Kaye is an interdisciplinary scholar who researches the complex relationships between enslaved and freeborn 19th century black women and investigates how race, class and gender coalesce in American classrooms, political environments, and social arenas. She holds a Ph.D. in language, literacy and culture from the University of Maryland.
Before beginning her academic career, Kaye worked for 10 years as a documentary filmmaker, earning three New York Emmy nominations and winning first prize in a competition sponsored by filmmaker Spike Lee. Her past films include “The George Washington Bridge: Crossing the Hudson,” which chronicles the building of the bridge; “Twin Towers: A History,” which tells the story of the design, construction, and ultimate destruction of the 110-story buildings; and “Life Lessons Learned in Last Place: The Zoe Koplowitz Story,” which features a marathon runner with multiple sclerosis and diabetes and her 31-hour journey to complete the New York City Marathon.
Kaye also was an award-winning middle school teacher, having taught Advanced Academics Social Studies in Baltimore, Maryland. In 2006, she was named the Gilder Lehrman “Preserve America” Maryland History Teacher of the Year.
A native of Washington, D.C., Kaye came to the Kroc Institute to bolster her academic background in peace and justice issues.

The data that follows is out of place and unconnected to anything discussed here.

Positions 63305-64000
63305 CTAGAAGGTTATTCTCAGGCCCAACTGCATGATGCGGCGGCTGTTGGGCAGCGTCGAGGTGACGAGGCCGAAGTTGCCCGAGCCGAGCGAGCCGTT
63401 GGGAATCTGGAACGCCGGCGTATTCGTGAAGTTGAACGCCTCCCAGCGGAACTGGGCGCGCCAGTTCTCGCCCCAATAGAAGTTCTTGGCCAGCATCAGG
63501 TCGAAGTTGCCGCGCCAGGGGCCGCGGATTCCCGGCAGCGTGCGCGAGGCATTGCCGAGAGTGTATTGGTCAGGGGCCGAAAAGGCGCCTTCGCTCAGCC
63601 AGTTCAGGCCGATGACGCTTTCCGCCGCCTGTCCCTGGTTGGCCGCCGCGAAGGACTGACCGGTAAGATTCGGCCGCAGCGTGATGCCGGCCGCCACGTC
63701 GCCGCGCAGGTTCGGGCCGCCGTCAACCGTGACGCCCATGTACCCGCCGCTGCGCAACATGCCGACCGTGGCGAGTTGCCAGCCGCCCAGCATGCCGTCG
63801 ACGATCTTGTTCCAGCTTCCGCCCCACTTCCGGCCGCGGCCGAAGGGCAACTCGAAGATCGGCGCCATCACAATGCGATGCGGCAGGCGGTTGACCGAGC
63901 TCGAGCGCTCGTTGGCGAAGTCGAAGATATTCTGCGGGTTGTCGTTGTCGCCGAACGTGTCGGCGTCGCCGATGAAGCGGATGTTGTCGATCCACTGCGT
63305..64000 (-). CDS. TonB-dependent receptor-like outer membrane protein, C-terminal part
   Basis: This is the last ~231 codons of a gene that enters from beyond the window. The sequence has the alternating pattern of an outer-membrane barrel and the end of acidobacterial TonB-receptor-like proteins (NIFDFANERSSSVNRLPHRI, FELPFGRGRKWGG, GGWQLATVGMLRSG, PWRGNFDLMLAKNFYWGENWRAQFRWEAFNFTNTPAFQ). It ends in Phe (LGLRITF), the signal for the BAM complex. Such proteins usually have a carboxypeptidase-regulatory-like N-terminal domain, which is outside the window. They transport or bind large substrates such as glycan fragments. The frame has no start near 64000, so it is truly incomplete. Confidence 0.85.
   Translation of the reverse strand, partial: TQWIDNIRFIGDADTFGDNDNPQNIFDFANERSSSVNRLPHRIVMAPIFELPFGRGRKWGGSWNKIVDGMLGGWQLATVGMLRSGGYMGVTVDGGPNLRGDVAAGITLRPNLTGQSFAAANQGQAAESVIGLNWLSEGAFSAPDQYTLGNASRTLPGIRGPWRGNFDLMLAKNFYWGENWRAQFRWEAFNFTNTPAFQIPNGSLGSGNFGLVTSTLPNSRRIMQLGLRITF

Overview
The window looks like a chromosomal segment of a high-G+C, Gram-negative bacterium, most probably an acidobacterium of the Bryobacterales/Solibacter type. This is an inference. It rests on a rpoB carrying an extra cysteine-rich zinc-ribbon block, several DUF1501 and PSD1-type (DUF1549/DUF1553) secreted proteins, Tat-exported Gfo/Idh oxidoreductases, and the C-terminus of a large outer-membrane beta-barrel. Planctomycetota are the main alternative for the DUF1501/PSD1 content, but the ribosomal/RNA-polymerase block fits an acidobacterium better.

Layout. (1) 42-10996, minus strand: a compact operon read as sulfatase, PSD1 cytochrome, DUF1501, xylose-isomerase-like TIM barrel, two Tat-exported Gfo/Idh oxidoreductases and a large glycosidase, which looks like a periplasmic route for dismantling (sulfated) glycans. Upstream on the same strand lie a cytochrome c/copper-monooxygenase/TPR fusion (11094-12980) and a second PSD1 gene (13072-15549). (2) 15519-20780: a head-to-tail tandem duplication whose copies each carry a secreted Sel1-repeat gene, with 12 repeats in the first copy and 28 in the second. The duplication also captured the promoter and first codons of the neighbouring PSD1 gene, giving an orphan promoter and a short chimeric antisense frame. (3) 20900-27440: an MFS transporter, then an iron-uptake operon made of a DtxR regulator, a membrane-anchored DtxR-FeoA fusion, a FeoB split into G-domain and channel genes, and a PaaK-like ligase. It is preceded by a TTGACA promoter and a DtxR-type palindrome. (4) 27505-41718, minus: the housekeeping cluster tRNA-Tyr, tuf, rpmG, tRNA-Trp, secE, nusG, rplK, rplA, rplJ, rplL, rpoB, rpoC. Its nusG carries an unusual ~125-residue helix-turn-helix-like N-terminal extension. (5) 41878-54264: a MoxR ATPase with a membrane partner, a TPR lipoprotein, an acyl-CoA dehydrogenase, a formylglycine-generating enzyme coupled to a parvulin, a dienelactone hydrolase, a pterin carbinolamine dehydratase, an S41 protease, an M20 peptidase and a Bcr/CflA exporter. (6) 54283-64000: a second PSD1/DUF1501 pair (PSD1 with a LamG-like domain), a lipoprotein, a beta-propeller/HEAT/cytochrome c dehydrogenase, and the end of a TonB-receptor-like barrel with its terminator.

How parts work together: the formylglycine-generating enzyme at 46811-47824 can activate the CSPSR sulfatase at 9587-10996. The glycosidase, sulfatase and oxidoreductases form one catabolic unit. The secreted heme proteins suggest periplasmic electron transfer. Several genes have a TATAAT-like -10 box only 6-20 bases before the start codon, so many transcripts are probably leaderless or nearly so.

“I believed in peace and considered myself an activist, but I wanted to understand the research on peace issues,” Kaye says. “At Notre Dame I acquired not only a strong academic foundation, but also the encouragement to use my passion to focus on the issues that are important to me.”
Kaye’s passion and scholarly achievements recently led to two invitations to speak at the White House’s Black History Month Panels. In 2013, she was one of four experts chosen to participate in the panel discussion “From Emancipation to Freedom” and in 2014 she was selected to moderate a discussion on African-Americans in the armed forces.
Kaye is the author of several books: Letters to My Black Sons: Raising Boys in a Post-Racial America (Apprentice House), Sparking the Genius: The Carter G. Woodson Lecture (Apprentice House), Notes from a Colored Girl: The Civil War Pocket Diaries of Emilie Frances Davis (University of South Carolina Press), The Emancipation Proclamation: Race Relations on the Eve of Reconstruction (forthcoming, Routledge), which will be part of the “Critical Moments in American History series. She also is the editor of The Emilie Davis Companion Reader (Apprentice House), a collection of essays and lesson plans about Emilie Davis, 19th-century black women, literacy and math. Her forthcoming book of poetry, TODAY 07.17.14, will be published later in 2016.
“I have always been interested in doing my part to break down the walls of racism, classism and sexism,” Kaye says. “Now I’m able to do it as a scholar and peace advocate.”
— Renée LaReau, updated January 2016